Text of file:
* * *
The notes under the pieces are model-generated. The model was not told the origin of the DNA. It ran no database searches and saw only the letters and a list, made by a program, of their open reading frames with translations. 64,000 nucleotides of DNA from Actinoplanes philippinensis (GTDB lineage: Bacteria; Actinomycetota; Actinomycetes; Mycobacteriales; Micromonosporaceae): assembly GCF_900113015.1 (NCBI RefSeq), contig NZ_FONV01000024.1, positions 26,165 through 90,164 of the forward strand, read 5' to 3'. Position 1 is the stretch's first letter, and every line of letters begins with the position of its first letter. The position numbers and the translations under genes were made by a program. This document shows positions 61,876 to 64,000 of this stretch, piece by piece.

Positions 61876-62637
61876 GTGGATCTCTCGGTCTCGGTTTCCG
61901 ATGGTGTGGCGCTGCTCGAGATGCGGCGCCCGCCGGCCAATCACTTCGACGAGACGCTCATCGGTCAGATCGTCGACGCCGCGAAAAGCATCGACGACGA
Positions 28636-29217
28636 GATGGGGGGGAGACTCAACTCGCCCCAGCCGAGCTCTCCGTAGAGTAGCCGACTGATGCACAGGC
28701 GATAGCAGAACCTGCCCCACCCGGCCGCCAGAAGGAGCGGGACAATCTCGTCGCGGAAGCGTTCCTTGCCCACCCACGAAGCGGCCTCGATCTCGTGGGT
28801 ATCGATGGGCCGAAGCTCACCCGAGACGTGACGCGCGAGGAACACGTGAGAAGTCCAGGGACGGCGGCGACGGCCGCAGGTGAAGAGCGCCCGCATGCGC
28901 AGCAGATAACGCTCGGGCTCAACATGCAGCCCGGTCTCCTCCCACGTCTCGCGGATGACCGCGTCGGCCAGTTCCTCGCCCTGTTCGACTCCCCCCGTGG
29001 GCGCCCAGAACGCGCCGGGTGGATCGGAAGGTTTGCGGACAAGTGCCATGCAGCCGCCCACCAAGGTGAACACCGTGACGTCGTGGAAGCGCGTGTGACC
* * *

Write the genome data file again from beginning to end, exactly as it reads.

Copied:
The notes under the pieces are model-generated. The model was not told the origin of the DNA. It ran no database searches and saw only the letters and a list, made by a program, of their open reading frames with translations. 64,000 nucleotides of DNA from Actinoplanes philippinensis (GTDB lineage: Bacteria; Actinomycetota; Actinomycetes; Mycobacteriales; Micromonosporaceae): assembly GCF_900113015.1 (NCBI RefSeq), contig NZ_FONV01000024.1, positions 26,165 through 90,164 of the forward strand, read 5' to 3'. Position 1 is the stretch's first letter, and every line of letters begins with the position of its first letter. The position numbers and the translations under genes were made by a program. This document shows positions 61,876 to 64,000 of this stretch, piece by piece.

Positions 61876-62637
61876 GTGGATCTCTCGGTCTCGGTTTCCG
61901 ATGGTGTGGCGCTGCTCGAGATGCGGCGCCCGCCGGCCAATCACTTCGACGAGACGCTCATCGGTCAGATCGTCGACGCCGCGAAAAGCATCGACGACGA
Positions 28636-29217
28636 GATGGGGGGGAGACTCAACTCGCCCCAGCCGAGCTCTCCGTAGAGTAGCCGACTGATGCACAGGC
28701 GATAGCAGAACCTGCCCCACCCGGCCGCCAGAAGGAGCGGGACAATCTCGTCGCGGAAGCGTTCCTTGCCCACCCACGAAGCGGCCTCGATCTCGTGGGT
28801 ATCGATGGGCCGAAGCTCACCCGAGACGTGACGCGCGAGGAACACGTGAGAAGTCCAGGGACGGCGGCGACGGCCGCAGGTGAAGAGCGCCCGCATGCGC
28901 AGCAGATAACGCTCGGGCTCAACATGCAGCCCGGTCTCCTCCCACGTCTCGCGGATGACCGCGTCGGCCAGTTCCTCGCCCTGTTCGACTCCCCCCGTGG
29001 GCGCCCAGAACGCGCCGGGTGGATCGGAAGGTTTGCGGACAAGTGCCATGCAGCCGCCCACCAAGGTGAACACCGTGACGTCGTGGAAGCGCGTGTGACC